Coast recovery story must continue to be told
Last Saturday, almost 10 months after Hurricane Katrina, I gotmy first in-person glimpse of damage the storm brought to the GulfCoast and the rebuilding effort that is under way there.
Aside from family vacations there when I was a child and somepast Mississippi Press Association functions during my time withthe newspaper, I’ve not made many trips to the Coast. I’ve simplynot had the time, interest or inclination to go.
It would probably be many more months before I went had it notbeen for this year’s MPA convention. But, as the “Killing two birdswith one stone” cliche goes, I welcomed to the opportunity tosurvey storm damage while attending the convention.
I missed some guided tours for out-of-area press people Friday,but took some time Saturday to check out the scene between Biloxiand Gulfport on my way back to Brookhaven. I suspect a truck withan Arkansas license plate in front of me on Highway 90 was doingthe same thing.
Shock. Awe. Bewilderment. Amazed. Mystifying.
All those words came to mind during my brief tour. Had I seenharder-hit areas like Waveland, Bay St. Louis and Pass Christian, Iimagined a struggle to find words to describe those places.
Being the fast food junkie I am, one of the oddest sights for mewas seeing “Drive-Thru” signs that withstood the storm next toslabs that once supported a restaurant. “Drive thru what?,” Ithought.
Not being all that familiar with the Coast, several times I felta little lost – as if I had missed a turn or passed by somethingthat was no longer there. There was precious little on the southside of the highway to help me get my bearings.
The other thought that dominated my brain was the enormity ofthe destruction. It wasn’t just the small stretch I traveled; Iknew it ran the length of the Mississippi coast and into Alabamaand Louisiana.
While brightly colored construction fences encircled work zonesfor rebuilding, other areas looked as if they had not been touched.Rebuilding has come a long way, but it still has a long way togo.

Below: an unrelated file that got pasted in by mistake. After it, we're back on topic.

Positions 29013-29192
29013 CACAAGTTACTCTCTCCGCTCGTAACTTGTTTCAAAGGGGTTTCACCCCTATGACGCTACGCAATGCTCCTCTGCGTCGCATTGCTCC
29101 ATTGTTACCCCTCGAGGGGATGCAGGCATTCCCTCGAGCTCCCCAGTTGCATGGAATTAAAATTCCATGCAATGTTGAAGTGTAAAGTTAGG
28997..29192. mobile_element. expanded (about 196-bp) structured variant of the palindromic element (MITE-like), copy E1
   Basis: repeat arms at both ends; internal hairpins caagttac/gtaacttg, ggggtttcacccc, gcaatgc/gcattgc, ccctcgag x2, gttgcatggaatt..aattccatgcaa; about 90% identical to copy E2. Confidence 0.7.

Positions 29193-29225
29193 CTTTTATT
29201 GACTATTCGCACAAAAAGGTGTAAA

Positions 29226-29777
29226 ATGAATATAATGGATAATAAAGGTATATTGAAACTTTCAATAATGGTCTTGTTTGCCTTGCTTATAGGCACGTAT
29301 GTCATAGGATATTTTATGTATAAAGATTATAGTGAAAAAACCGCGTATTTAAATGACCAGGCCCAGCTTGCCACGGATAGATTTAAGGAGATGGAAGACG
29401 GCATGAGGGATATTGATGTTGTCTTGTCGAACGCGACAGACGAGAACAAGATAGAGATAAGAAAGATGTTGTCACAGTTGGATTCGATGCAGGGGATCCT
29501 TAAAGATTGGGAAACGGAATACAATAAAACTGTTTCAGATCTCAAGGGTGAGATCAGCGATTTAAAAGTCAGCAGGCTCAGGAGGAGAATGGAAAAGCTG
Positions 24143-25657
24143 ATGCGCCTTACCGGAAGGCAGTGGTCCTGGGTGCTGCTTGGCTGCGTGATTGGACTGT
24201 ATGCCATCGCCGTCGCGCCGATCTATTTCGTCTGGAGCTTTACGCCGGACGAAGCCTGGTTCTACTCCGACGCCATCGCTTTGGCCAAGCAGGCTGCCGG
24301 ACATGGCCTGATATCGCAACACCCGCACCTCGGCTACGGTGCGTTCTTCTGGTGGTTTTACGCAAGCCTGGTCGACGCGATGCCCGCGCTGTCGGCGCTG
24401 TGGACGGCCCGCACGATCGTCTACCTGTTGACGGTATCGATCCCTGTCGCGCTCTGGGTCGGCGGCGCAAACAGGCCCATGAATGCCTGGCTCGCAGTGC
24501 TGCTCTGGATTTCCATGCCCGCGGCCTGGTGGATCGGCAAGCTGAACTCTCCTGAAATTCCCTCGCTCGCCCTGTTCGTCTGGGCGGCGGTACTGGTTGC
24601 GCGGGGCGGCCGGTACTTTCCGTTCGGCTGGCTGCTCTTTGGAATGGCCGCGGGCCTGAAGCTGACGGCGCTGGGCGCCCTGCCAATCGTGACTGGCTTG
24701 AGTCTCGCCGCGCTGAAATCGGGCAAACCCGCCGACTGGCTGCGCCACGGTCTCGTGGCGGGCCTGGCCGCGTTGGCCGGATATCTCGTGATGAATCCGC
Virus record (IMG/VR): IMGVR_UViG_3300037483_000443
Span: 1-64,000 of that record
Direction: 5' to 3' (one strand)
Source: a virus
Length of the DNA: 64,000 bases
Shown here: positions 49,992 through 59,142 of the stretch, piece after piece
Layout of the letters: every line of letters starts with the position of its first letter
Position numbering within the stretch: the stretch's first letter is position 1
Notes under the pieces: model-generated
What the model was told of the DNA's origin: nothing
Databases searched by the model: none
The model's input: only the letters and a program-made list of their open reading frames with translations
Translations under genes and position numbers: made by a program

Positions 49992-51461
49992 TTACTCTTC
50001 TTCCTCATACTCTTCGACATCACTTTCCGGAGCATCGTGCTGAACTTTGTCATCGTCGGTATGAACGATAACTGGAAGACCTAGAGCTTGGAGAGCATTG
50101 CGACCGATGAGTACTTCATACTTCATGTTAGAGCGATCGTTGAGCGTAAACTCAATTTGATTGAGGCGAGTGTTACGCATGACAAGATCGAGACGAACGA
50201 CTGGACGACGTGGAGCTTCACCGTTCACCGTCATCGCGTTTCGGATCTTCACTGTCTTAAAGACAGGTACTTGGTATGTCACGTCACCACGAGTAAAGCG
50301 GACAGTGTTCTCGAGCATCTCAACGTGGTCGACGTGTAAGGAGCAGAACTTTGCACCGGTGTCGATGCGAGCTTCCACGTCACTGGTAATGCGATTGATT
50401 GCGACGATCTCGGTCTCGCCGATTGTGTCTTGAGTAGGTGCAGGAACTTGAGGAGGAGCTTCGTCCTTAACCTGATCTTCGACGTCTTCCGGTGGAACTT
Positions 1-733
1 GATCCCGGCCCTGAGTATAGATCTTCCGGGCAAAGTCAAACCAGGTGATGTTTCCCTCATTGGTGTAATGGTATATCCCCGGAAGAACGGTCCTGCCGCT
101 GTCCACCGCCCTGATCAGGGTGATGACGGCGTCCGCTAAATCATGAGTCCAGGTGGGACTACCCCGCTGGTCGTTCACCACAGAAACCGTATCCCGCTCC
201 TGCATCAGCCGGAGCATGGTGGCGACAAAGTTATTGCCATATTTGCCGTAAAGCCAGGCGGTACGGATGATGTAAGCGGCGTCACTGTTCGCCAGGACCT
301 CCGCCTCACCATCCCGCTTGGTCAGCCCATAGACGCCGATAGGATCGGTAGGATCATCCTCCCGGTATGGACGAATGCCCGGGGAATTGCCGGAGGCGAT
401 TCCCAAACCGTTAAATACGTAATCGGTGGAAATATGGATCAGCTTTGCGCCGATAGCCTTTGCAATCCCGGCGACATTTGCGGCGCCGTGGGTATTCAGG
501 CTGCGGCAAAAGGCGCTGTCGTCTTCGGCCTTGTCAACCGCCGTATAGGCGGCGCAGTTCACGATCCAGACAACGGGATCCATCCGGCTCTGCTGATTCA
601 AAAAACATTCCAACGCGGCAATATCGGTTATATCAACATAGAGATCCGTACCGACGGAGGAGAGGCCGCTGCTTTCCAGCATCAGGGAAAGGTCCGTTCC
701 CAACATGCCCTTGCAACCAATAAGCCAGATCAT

This year’s MPA convention theme was “Mississippi Newspapers:Lighting The Way.” Some Saturday morning programs focused onrecovery and rebuilding and the role state newspapers will play inthose efforts.
Mississippi’s five coast newspapers, which were featured in adocumentary by Ole Miss Student Media Center Director Dr. RalphBraseth and shown during the convention, understand fully what theCoast went through and what will be needed to bring it back to whatit once was. Other southern Mississippi newspapers whosecommunities were impacted by Katrina’s fury also understand.
For many other communities and much of the rest of the nation,though, the perception is that coast life months after thehurricane is pretty much back to normal. Just from my brief visit,I could tell that perception is far from the truth.
Another Saturday morning program was “Getting Mississippi’sStory Told,” featuring CNN correspondent and Bay St. Louis nativeKathleen Koch. She discussed a documentary she did in Bay St. Louisin the days and months after Katrina and another one planned to airaround next month’s one-year anniversary of the storm.
Koch was asked about her expectations of news coverage markingthe anniversary. Her response – that attention would again be onNew Orleans – was disappointing.
Koch relayed stories about comments from her televisionassociates who were impressed with Coast residents’ resilience anddetermination to pick up the pieces of their lives and to make thenext day a little better than the one before.
Mississippians aren’t ones to wallow in misery, but assistancewill continue to be needed as the Coast endeavors to come back fromKatrina. Newspapers – and other media – must continue to shine thelight so that fact is not forgotten.
Write to Matt Coleman at P.O. Box 551, Brookhaven MS 39602,or send e-mail to email@example.com.
Each year on the Fourth of July, fireworks light up the nightsky. But this year – with dry conditions and... read more